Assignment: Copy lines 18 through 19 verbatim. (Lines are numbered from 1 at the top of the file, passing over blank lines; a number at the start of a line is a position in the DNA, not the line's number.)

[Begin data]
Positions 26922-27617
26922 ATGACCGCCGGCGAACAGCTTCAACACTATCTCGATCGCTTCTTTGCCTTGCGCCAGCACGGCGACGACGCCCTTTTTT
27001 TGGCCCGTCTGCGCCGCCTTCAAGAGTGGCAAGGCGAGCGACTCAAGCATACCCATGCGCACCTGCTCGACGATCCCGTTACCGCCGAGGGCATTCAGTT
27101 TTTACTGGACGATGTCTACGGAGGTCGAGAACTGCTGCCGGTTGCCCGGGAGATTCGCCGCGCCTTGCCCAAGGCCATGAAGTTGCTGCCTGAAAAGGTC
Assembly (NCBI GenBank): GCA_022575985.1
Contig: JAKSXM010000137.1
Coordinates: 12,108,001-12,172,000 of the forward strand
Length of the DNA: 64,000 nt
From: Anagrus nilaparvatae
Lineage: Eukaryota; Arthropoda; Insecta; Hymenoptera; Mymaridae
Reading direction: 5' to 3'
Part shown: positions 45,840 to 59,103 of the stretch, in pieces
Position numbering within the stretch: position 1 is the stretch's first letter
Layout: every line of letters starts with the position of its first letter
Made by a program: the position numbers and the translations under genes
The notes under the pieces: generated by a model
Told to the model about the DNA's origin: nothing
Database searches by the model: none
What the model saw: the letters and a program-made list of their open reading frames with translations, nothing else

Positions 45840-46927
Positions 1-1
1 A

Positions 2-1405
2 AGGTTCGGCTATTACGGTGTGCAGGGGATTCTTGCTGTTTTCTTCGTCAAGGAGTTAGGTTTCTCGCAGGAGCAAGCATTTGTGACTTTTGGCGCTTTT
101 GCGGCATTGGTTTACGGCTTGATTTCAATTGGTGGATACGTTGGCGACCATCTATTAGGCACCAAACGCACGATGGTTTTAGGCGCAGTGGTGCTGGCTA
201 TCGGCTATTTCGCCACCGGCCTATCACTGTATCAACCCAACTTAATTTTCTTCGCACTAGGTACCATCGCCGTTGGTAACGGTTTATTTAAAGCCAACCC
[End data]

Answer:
Database searches by the model: none
What the model saw: the letters and a program-made list of their open reading frames with translations, nothing else